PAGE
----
A small, quadrupedal creature with stumpy legs, a large, broad-snouted head, and thin brow-horns above the eyes, the puffer pig is physically unremarkable at first glance, almost resembling a baked confection at times. Two rows of bony spikes run down the creature’s back, while a pair of large, bulbous eyes protrude from the sides of its head, indicating its herbivorous nature. The pigs are coloured in varying shades of brown, except for the toenails and the short, trunk-like appendage at the end of its shout, which serves as both its mouth and breathing tube. The creatures’ back features a reticulated pattern, with narrow channels of pale fur running between the brown patches.
Puffer pigs possess two remarkable physiological traits that set them apart from most similar creatures. The first is their ability to sniff out precious metals, estimated to be up to twelve times more accurate than mining sensors. Given their herbivorous nature, scientists are unsure what purpose this ability serves for the creature itself. However, this ability has resulted in corporations and unscrupulous individuals alike attempting to exploit the pigs’ ability to locate these metals.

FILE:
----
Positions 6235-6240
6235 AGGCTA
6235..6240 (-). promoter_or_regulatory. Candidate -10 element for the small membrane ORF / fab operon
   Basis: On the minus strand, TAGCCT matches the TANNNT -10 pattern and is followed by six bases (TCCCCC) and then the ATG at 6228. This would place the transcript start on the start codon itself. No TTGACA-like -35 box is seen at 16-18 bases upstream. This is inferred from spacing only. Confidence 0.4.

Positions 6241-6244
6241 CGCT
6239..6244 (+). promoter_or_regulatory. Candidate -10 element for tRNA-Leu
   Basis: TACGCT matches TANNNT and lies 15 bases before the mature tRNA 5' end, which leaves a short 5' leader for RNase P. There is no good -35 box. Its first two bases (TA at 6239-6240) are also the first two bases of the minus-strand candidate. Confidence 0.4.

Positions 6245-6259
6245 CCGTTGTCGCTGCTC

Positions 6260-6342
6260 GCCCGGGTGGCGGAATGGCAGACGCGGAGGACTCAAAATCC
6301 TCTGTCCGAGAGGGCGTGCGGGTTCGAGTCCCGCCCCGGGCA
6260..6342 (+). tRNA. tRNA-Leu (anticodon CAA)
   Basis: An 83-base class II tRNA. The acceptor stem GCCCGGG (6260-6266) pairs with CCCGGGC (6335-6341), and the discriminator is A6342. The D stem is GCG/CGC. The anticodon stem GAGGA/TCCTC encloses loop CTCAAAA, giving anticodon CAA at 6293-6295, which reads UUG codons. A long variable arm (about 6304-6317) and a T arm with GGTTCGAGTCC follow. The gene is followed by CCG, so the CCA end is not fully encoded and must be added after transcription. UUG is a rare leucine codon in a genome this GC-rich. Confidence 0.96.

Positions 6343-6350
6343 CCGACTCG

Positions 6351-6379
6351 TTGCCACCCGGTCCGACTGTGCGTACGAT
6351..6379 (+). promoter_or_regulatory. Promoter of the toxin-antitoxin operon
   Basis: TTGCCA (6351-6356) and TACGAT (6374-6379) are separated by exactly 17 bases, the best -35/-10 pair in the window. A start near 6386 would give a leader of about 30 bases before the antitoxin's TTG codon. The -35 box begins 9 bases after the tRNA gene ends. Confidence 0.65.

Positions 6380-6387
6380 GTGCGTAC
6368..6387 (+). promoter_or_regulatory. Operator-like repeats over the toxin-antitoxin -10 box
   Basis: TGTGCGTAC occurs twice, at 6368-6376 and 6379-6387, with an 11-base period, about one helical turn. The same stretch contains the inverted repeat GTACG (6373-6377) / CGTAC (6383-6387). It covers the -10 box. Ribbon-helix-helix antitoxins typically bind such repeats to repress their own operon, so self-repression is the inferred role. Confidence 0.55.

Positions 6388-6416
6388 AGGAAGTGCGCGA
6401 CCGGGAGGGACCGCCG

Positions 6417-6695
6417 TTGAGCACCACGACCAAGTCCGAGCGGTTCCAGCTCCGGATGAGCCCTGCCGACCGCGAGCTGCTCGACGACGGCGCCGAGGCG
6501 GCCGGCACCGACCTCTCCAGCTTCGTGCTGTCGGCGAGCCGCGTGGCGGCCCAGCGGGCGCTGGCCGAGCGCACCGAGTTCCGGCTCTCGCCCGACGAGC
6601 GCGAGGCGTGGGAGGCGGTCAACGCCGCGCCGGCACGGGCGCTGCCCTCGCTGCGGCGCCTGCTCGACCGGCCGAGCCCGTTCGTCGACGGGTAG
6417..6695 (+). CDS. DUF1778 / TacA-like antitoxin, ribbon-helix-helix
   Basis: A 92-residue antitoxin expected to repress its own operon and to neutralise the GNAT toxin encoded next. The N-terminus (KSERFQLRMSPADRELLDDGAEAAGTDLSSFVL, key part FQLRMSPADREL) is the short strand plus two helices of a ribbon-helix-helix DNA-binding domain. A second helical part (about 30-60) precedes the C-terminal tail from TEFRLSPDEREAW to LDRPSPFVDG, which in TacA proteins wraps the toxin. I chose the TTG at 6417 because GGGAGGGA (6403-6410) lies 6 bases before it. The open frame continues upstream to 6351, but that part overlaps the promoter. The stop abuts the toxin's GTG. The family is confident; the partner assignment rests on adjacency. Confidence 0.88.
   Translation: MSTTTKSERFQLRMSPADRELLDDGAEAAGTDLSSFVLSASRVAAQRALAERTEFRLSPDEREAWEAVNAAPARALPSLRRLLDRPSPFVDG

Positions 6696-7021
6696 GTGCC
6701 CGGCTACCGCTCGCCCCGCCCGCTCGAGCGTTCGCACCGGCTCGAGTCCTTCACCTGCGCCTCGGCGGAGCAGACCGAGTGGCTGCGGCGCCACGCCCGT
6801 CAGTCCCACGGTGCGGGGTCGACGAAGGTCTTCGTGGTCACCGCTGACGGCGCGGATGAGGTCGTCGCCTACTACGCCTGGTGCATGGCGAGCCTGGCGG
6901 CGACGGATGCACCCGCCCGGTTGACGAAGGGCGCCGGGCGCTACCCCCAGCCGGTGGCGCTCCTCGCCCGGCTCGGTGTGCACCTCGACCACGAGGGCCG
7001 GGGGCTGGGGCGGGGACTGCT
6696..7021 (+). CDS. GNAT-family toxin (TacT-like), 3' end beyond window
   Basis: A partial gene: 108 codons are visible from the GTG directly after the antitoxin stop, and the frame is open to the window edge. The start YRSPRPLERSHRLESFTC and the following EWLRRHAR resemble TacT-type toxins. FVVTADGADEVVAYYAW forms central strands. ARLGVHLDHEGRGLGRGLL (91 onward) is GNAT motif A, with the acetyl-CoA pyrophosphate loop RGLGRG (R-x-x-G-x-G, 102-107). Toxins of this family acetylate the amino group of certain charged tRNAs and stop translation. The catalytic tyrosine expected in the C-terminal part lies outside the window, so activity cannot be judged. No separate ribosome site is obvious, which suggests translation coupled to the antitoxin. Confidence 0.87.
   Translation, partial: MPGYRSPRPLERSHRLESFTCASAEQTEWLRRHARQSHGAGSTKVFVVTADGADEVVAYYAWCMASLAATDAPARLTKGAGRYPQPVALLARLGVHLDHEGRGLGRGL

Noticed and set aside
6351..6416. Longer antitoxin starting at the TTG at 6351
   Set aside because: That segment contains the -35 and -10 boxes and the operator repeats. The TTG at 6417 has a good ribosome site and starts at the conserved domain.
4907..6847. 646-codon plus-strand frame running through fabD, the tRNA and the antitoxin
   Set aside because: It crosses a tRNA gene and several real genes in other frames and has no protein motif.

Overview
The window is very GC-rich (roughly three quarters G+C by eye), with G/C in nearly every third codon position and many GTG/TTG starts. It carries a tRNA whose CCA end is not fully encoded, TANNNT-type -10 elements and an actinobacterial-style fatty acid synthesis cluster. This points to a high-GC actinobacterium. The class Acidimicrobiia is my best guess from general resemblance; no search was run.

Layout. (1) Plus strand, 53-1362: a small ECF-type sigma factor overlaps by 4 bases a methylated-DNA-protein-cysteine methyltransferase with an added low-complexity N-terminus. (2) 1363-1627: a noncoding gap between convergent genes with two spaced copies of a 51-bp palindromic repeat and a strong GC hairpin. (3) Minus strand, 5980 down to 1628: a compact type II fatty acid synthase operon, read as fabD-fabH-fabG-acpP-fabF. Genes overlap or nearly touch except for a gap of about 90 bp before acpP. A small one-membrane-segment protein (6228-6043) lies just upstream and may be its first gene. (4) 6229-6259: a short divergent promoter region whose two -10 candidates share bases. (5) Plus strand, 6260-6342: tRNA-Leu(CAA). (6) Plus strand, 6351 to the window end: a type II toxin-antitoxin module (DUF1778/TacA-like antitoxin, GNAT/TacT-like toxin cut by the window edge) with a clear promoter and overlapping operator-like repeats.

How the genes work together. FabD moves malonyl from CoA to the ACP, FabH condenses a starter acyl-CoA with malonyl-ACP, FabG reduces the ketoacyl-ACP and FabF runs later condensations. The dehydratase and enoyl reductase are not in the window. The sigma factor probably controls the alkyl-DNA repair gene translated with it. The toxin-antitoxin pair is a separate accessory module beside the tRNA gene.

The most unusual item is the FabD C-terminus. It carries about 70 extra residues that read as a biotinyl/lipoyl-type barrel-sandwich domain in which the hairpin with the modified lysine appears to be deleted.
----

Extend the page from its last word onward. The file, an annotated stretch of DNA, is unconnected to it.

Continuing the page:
The second ability is what gives the puffer pig its name. The pig’s skin is the most flexible organ currently known on a vertebrate, able to stretch to almost six times its surface area without rupturing. The pig has an inflatable air bladder in its chest, with connected chambers running just under the skin. When startled, the pig rapidly and unconsciously sucks in air to inflate these bladders. The reaction is rapid and can expand the animal’s surface area by at least three times. This ability is intended to prevent the animal from being swallowed by predators. The bladders are connected by powerfully muscled sphincters to prevent the sacs from being easily deflated and a puffer pig could even asphyxiate a rancor if swallowed alive. Despite this defence, puffer pigs are now rare in the wild due to the over-harvesting of wild populations for the mining industry. Experts estimate there are a dozen puffer pigs in captivity for every one left in the wild.